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A Quarterly Journal
Jeffrey Woodward, Founder & Owner
Ray Rasmussen, General Editor

Volume 13, Number 1, March 2019

Keitha Keyes
Sydney, New South Wales, Australia

Stepping Out

Apache, Comanche, Shawnee, Cherokee, Chickasaw, Sioux, Blackfoot, Kiowa, Cree . . .

Names of Native American tribes I first heard about in cowboy and Indian movies I saw in Australia a long time ago. Today I am in Oklahoma City to see a powwow. Over 1,000 dancers, singers, and drummers will perform, and I am eager to learn about them and their cultures.

Change rooms overflow with people discarding their everyday garments. They emerge wearing buckskins, moccasins, eagle feathers, porcupine quills, beading, and lots of turquoise.

his baseball cap
with a war bonnet . . .
a chief strides
into the stadium

Groups of singers gather round huge drums on the perimeter of the arena. They take it in turns to provide the music for the dancers.

The "Chicken Dance" imitates the mating ritual of the prairie chicken grouse and requires great feats of athleticism.

the dancers
strutting, challenging . . .
in a blur
of colour and energy

By contrast, the "Women's Southern Buckskin Dance" is slow and graceful. The dancers create an illusion of moving forward while making a swaying motion on the spot. I've read that buckskin dresses, decorated with beadwork, can weigh up to fifty pounds.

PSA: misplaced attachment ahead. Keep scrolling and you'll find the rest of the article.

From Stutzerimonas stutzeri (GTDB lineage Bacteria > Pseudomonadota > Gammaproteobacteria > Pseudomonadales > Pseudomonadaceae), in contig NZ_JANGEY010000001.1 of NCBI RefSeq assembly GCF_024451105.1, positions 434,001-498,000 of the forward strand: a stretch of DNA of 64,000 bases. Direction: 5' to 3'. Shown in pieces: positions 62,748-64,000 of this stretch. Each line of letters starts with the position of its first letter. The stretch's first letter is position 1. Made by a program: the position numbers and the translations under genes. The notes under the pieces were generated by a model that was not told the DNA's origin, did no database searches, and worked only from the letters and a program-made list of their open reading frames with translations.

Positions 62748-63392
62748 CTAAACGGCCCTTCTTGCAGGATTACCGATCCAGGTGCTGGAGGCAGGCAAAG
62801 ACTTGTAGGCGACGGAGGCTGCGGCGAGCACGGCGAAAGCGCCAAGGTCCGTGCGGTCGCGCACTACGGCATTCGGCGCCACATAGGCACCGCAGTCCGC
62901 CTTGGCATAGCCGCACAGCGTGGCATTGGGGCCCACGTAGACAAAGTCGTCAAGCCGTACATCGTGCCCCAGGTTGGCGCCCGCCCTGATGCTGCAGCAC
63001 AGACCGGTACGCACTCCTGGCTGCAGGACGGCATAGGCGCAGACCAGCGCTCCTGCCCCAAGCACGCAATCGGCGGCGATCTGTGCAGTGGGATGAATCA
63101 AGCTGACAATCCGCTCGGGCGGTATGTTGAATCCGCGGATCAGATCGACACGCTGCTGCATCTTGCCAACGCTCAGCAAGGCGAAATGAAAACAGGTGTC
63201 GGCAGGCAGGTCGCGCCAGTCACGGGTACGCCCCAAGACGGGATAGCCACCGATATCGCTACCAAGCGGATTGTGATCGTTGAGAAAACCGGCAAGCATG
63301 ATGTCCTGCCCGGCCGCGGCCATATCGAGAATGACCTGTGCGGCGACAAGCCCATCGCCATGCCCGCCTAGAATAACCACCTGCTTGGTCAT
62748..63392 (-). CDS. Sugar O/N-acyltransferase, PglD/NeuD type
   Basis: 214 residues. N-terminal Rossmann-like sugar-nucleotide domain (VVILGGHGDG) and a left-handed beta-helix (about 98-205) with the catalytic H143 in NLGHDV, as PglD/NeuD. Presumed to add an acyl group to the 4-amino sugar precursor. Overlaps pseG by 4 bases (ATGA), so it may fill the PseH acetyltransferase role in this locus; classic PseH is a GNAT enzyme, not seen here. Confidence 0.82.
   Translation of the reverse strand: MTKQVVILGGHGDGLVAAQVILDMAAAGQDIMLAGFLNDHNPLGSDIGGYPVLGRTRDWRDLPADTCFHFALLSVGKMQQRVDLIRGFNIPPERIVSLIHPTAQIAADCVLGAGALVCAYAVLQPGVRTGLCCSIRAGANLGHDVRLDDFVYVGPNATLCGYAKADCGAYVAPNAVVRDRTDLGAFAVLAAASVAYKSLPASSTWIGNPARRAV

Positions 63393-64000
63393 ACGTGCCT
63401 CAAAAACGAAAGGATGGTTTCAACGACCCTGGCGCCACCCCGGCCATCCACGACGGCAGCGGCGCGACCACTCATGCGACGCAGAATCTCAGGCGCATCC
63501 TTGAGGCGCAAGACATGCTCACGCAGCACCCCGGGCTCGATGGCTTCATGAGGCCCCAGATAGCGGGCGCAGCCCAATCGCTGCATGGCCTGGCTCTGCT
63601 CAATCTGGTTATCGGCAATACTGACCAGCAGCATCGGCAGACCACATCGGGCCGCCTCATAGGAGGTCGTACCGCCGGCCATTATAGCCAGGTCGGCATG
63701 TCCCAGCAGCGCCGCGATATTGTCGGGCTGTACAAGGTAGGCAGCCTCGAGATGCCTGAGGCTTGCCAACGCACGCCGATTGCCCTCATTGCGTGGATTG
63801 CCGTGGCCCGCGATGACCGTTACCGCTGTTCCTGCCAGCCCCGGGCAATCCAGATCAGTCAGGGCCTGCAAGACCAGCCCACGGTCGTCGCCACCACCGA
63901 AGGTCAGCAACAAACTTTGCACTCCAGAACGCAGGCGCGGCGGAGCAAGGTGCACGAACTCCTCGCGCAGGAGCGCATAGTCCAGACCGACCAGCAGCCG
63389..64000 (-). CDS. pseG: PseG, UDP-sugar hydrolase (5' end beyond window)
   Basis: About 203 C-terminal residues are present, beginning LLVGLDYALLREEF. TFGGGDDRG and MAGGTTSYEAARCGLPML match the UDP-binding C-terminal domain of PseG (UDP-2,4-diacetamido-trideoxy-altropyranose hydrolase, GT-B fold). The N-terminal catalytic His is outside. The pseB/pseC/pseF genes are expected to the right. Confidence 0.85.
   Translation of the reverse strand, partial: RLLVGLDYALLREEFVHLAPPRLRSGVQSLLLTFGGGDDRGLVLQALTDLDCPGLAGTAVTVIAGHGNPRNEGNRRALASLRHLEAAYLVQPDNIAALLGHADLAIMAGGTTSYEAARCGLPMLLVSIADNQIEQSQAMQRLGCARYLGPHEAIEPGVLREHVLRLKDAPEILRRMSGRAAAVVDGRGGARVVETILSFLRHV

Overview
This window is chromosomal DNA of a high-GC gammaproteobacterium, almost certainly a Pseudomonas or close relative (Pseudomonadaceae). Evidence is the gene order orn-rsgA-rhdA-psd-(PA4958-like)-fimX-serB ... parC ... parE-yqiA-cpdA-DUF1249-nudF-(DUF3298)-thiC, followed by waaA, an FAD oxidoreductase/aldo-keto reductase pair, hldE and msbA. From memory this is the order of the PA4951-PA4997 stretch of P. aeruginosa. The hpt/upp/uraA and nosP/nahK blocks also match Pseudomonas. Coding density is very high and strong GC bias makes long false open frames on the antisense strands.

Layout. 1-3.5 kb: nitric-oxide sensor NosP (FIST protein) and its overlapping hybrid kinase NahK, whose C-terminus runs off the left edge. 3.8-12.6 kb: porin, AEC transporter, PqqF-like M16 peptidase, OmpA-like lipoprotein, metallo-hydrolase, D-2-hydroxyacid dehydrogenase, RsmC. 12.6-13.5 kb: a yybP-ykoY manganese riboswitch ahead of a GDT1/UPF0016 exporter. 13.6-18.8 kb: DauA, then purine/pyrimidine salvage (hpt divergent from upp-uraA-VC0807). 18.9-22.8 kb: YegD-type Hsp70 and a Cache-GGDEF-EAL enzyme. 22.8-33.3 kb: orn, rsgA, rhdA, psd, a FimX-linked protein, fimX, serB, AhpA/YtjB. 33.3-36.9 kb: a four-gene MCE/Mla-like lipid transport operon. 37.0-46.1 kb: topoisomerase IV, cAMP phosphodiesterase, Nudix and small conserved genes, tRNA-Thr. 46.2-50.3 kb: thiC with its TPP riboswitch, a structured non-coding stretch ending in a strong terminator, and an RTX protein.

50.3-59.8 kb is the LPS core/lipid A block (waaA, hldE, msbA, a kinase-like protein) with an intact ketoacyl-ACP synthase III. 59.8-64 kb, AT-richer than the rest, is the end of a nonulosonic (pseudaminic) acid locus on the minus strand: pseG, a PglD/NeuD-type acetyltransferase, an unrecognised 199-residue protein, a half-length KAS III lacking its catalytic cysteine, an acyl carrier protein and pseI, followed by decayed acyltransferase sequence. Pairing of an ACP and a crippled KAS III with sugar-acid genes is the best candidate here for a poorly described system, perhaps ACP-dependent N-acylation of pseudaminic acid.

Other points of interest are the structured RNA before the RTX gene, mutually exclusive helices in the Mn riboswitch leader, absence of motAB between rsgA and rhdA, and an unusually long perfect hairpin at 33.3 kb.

The "Women’s Jingle" is a dance of healing. Dresses feature many rows of jingles made from old tobacco tin lids shaped into cones. Each jingle represents a prayer someone has entrusted to the dancer. With each step that she takes, all the jingles sound together like little bells and create a musical accompaniment to the song.

I listen
to the tinkling
of the jingle dancer
and wonder at
the power of prayer

There is even a competition for "tiny tots."

moccasins stomp
to the beat of a drum
retell the stories
they too will pass on

As I leave the arena at the end of the powwow, my thoughts drift to the indigenous peoples of my home country Australia.

Eora, Cadigal, Antakirinja, Arrente, Burranbinja, Dharawal, Pitjandera . . .

To my shame I know very little about them.



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